Fight against terrorism/domestic security/Middle East/Africa
Q. – Four months after the 13 November attacks, what’s your assessment of domestic security?
THE MINISTER – We have short memories, as if the festive season had swept away the shock and the magnitude of what French people experienced. Since 13 November, we’ve foiled several planned attacks that could have been tragic. And the trauma of the attacks is still tangible. Twenty-three people wounded on 13 November are still in our military hospitals alone.
Q. – Some people doubt that the armed forces are really effective in combating terrorism on national territory…
THE MINISTER – Today there are more service personnel engaged on national territory than in external operations. That’s a significant fact because of the presence of those 10,000 troops in France. The threat we face has two new characteristics. Firstly, it’s become militarized. Secondly, it turns out that this militarized threat is the same inside and outside our borders. To fulfil their missions on these two fronts, the armed forces have specific and consubstantial strengths: their skills in combat, observation, deterrence and surprise.
We noted this at the time of the incident outside the mosque in Valence at the beginning of the year. The three soldiers from the 93rd Mountain Artillery Regiment of Varces (Isère) who were attacked opened fire. The rules are clear. When they act on national territory, the armed forces are under the Interior Minister’s leadership. The Defence Minister’s role is to ensure those forces are ready to fulfil their missions. Although there may have been a few misunderstandings initially, the situation is currently very clear. My relations with Bernard Cazeneuve are trustful and very professional.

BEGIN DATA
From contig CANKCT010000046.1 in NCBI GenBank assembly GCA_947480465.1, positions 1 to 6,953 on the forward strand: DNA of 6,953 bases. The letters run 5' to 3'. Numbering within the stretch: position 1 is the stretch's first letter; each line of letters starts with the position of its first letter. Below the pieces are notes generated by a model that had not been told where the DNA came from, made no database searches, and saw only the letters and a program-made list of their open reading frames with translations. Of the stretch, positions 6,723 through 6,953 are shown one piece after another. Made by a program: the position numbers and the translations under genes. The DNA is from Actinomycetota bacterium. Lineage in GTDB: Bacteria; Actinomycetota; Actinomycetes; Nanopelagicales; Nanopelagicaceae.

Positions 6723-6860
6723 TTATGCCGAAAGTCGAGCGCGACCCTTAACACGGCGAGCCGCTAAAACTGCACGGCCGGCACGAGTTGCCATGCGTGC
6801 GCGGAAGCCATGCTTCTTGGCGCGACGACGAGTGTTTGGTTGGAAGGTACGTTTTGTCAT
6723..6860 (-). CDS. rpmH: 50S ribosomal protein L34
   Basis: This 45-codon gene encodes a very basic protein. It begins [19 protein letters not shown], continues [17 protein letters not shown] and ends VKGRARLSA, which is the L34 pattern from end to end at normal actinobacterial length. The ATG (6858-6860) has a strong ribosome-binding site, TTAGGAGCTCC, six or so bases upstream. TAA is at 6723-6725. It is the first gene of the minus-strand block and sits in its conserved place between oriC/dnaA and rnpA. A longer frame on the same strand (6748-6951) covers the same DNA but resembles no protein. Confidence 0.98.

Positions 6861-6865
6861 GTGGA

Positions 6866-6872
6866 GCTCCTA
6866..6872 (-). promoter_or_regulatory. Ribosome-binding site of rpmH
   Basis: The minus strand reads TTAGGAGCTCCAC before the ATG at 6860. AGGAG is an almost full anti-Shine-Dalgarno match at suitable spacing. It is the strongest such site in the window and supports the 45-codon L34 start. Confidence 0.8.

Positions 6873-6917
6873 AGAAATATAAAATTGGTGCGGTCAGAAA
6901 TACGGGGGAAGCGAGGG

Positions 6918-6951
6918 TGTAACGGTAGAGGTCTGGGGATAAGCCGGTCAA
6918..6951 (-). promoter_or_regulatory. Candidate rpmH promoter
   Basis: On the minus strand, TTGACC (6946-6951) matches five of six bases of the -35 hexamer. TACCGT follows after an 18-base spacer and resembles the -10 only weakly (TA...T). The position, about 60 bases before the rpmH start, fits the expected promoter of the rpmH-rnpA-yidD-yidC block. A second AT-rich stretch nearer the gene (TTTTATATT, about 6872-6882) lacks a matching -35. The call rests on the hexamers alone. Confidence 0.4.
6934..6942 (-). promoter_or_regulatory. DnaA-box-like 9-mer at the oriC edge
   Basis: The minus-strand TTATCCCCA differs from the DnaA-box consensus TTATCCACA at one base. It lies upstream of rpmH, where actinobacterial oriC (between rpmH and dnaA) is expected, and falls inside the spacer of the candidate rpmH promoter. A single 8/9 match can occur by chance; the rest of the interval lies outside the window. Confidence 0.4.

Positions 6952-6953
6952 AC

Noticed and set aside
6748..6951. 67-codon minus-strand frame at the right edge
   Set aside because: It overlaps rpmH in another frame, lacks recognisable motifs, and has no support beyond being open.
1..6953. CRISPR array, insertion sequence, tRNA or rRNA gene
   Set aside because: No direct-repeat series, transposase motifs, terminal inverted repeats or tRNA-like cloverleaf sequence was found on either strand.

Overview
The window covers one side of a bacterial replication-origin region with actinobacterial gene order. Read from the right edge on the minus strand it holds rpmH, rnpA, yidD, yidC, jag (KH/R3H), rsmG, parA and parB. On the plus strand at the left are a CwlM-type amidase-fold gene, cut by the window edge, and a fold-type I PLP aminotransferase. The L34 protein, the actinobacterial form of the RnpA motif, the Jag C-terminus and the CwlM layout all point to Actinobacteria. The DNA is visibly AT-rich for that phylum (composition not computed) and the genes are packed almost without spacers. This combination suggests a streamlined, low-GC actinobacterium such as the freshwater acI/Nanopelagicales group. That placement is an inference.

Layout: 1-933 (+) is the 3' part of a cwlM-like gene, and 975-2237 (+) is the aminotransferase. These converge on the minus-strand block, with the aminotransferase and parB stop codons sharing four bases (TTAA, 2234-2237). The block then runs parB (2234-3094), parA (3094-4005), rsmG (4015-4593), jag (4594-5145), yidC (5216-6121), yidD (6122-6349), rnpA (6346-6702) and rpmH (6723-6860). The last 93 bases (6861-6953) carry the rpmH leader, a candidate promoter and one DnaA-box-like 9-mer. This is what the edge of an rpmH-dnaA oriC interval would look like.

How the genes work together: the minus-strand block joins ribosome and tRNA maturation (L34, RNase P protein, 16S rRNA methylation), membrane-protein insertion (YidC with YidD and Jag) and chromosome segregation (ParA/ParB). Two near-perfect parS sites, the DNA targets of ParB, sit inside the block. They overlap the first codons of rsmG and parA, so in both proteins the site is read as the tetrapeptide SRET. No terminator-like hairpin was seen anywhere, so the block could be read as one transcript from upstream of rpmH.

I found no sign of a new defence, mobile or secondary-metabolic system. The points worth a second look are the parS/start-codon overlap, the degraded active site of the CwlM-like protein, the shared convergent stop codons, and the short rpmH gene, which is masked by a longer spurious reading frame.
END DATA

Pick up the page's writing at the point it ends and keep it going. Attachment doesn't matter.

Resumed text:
Q. – Are the living conditions for service personnel in Operation Sentinelle now satisfactory?
THE MINISTER – Ninety per cent of the 6,500 service personnel deployed in Paris have been properly accommodated. It’s true we initially lacked sites for barracks. Specific benefits were created, roughly reflecting those enjoyed by staff on external operations. It also proved necessary to clarify the missions. Previously, the armed forces had two domestic security “postures”: one for air security and the other for maritime security. Four “postures” are going to be added: they relate to ground forces, cyberspace – this dimension has been greatly strengthened –, health and energy, the last of these enabling our armed forces to be supplied with fuel under all circumstances.
Q. – Since January 2015, 10,000 service personnel have been deployed in France. Is that sufficient?
THE MINISTER – As things currently stand, yes. The difficulty lies in the fact that Sentinelle is conducting its missions with personnel numbers as they were before the military estimates act was updated in July 2015. The President decided that the size of the operational ground force [with personnel capable of being effectively deployed on land] would increase from 66,000 to 77,000. In 2015, an additional 5,600 troops were recruited, and the same number will be recruited in 2016. But they have to be trained. Before they’re actually deployed on the ground, the troops [currently on the ground] are under some pressure. We’ll be more flexible from the summer onwards. Moreover, the number of reservists will increase from the current 28,000 to 40,000 in 2018. The aim is to have 1,000 reservists permanently present in Sentinelle. (…)./.